Reports out this week have interest rates on government-backed mortgages still hovering near their all time lows. But with the Democrats and Republicans in Washington unable to agree on anything there is a lot of skittishness on Wall Street and in the mortgage investment markets about the pending “fiscal cliff” that remains unresolved. If Washington fails to come to an agreement that amends or at least delays the fiscal cliff it could be bad news for the fledgling economic recovery in the US. Rates won’t stay this low forever and one takeaway from this uncertainty in Washington is this: The sooner American borrowers get started on the refinance process, the lower their risk will be of missing this all time trough in mortgage interest rates.
Contact us in the sidebar to learn more about the available programs and how to get a quote before the end of the year.
One of the historical weaknesses of the HARP and HARP 2.0 program has been that there has been very little leeway for borrowers when it comes to their debt to income ratios. In the past, borrowers normally had to show that the minimum payments on all of their debts, including mortgages, car payments, credit card payments, student loans, etc., added up to less than half of the gross income they made every month. So for instance, a borrower who had a monthly debt payment load of $2500 had to prove they made more than $5000 per month to get approved for a loan by the Fannie Mae or Freddie Mac software.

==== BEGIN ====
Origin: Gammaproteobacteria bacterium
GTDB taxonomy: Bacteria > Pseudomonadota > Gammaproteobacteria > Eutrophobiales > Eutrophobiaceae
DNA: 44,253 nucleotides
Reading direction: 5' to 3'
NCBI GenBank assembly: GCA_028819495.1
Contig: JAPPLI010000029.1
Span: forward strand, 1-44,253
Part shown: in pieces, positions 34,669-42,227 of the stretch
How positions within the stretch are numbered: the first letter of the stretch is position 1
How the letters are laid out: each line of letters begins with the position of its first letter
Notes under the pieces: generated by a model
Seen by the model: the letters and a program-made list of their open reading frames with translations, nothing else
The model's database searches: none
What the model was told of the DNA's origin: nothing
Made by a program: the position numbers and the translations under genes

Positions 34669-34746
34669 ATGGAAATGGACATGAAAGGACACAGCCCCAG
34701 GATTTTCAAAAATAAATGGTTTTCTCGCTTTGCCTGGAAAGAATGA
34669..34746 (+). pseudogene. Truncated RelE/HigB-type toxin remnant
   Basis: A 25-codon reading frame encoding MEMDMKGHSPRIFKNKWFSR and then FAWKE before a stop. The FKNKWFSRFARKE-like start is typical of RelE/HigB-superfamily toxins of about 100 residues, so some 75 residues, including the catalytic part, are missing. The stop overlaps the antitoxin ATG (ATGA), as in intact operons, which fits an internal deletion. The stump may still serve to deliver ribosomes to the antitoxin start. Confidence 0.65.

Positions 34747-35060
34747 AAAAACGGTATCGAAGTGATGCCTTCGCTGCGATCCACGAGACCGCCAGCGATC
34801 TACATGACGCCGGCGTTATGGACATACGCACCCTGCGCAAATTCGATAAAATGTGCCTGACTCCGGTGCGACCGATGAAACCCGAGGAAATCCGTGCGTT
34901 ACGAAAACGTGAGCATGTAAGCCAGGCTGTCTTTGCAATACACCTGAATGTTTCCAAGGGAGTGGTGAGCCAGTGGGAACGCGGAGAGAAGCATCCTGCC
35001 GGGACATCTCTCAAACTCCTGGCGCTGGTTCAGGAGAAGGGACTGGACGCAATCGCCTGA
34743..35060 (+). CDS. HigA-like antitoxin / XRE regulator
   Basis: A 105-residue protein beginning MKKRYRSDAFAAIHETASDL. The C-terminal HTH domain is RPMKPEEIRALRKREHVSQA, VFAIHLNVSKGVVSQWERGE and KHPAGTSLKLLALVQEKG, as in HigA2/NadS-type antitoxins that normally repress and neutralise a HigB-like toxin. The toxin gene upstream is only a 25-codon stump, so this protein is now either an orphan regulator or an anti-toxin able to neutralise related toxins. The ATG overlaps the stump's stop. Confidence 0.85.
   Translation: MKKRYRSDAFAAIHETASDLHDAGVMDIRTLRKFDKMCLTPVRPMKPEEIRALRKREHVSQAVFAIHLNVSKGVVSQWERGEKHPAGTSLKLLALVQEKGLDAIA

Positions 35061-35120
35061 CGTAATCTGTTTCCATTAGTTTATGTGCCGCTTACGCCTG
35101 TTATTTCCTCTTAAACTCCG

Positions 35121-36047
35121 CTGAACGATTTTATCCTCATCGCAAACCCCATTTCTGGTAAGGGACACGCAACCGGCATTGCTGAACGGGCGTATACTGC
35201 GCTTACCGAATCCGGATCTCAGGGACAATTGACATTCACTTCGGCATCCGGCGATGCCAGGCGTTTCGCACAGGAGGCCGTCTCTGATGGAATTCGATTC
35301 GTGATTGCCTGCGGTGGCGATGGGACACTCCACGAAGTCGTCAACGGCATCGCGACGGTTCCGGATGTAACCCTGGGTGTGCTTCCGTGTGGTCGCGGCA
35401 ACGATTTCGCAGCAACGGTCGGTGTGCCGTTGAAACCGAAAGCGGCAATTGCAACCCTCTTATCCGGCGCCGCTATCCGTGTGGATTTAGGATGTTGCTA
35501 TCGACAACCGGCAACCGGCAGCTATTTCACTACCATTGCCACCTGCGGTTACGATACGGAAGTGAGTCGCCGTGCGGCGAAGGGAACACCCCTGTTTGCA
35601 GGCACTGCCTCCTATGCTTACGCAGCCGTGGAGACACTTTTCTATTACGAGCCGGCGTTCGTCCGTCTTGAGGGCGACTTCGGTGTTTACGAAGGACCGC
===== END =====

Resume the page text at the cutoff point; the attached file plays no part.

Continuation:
The maximum 50% debt to income ratio has been the rule of thumb for some time. It has made refinancing difficult for a lot of families who are paying all their bills now but for whatever reason (being self employed is one common problem) can’t prove enough monthly income to qualify for the HARP program.
It appears that Fannie Mae at least has begun loosening up on that DTI rule of thumb. We are getting reports that the Fannie Mae underwriting software, called Desktop Underwriter or “DU”, has been approving HARP loans with debt to income ratios into the 60s since the last software update. Of course Fannie can tweak the parameters of the DU software any time so there is no guarantee this change is permanent, but if you have a conventional loan that is backed by Fannie Mae now might be the best time ever to look into refinancing. Interest rates are still hovering near all time lows and it appears that barriers to getting approved are slowly dropping. Contact us in the form on the right to learn more or to seek an estimate from an authorized lender.